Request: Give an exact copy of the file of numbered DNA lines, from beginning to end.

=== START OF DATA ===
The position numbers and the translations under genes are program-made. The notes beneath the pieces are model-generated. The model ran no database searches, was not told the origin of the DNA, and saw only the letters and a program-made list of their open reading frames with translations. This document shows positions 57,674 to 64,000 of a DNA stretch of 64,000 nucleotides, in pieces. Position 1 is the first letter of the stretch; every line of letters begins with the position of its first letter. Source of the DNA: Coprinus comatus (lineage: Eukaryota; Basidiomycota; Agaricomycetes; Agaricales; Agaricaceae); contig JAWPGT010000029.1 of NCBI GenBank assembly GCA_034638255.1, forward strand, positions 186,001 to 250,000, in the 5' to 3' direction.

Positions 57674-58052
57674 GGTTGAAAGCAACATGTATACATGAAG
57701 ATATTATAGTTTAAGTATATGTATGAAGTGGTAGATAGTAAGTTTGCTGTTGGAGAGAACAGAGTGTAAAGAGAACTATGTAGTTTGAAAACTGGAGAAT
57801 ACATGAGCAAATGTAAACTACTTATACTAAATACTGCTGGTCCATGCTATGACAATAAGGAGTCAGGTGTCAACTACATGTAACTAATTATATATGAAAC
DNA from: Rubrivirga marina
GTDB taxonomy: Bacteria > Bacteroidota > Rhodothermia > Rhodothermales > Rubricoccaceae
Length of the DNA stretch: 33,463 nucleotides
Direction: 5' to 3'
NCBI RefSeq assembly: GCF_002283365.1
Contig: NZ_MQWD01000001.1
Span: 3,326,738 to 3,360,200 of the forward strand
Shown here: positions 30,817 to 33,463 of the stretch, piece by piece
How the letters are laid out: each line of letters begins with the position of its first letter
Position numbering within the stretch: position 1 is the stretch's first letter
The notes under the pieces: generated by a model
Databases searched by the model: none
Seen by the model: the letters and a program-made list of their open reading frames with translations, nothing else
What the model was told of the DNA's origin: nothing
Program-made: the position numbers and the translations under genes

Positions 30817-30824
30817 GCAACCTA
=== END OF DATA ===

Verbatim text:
The position numbers and the translations under genes are program-made. The notes beneath the pieces are model-generated. The model ran no database searches, was not told the origin of the DNA, and saw only the letters and a program-made list of their open reading frames with translations. This document shows positions 57,674 to 64,000 of a DNA stretch of 64,000 nucleotides, in pieces. Position 1 is the first letter of the stretch; every line of letters begins with the position of its first letter. Source of the DNA: Coprinus comatus (lineage: Eukaryota; Basidiomycota; Agaricomycetes; Agaricales; Agaricaceae); contig JAWPGT010000029.1 of NCBI GenBank assembly GCA_034638255.1, forward strand, positions 186,001 to 250,000, in the 5' to 3' direction.

Positions 57674-58052
57674 GGTTGAAAGCAACATGTATACATGAAG
57701 ATATTATAGTTTAAGTATATGTATGAAGTGGTAGATAGTAAGTTTGCTGTTGGAGAGAACAGAGTGTAAAGAGAACTATGTAGTTTGAAAACTGGAGAAT
57801 ACATGAGCAAATGTAAACTACTTATACTAAATACTGCTGGTCCATGCTATGACAATAAGGAGTCAGGTGTCAACTACATGTAACTAATTATATATGAAAC
DNA from: Rubrivirga marina
GTDB taxonomy: Bacteria > Bacteroidota > Rhodothermia > Rhodothermales > Rubricoccaceae
Length of the DNA stretch: 33,463 nucleotides
Direction: 5' to 3'
NCBI RefSeq assembly: GCF_002283365.1
Contig: NZ_MQWD01000001.1
Span: 3,326,738 to 3,360,200 of the forward strand
Shown here: positions 30,817 to 33,463 of the stretch, piece by piece
How the letters are laid out: each line of letters begins with the position of its first letter
Position numbering within the stretch: position 1 is the stretch's first letter
The notes under the pieces: generated by a model
Databases searched by the model: none
Seen by the model: the letters and a program-made list of their open reading frames with translations, nothing else
What the model was told of the DNA's origin: nothing
Program-made: the position numbers and the translations under genes

Positions 30817-30824
30817 GCAACCTA